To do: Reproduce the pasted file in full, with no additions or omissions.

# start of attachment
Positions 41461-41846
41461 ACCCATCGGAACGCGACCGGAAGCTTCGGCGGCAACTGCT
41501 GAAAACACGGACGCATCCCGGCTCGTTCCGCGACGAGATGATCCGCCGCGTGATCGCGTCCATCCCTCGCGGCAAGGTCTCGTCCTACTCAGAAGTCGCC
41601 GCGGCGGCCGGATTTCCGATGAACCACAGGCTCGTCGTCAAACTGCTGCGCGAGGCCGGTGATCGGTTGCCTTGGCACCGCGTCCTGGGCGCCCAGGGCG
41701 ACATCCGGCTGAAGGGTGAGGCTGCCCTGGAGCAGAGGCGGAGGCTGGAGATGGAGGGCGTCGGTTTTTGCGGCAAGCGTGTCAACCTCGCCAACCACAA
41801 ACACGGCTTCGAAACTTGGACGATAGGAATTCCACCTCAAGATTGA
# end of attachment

Positions 41461-41846
41461 ACCCATCGGAACGCGACCGGAAGCTTCGGCGGCAACTGCT
41501 GAAAACACGGACGCATCCCGGCTCGTTCCGCGACGAGATGATCCGCCGCGTGATCGCGTCCATCCCTCGCGGCAAGGTCTCGTCCTACTCAGAAGTCGCC
41601 GCGGCGGCCGGATTTCCGATGAACCACAGGCTCGTCGTCAAACTGCTGCGCGAGGCCGGTGATCGGTTGCCTTGGCACCGCGTCCTGGGCGCCCAGGGCG
41701 ACATCCGGCTGAAGGGTGAGGCTGCCCTGGAGCAGAGGCGGAGGCTGGAGATGGAGGGCGTCGGTTTTTGCGGCAAGCGTGTCAACCTCGCCAACCACAA
41801 ACACGGCTTCGAAACTTGGACGATAGGAATTCCACCTCAAGATTGA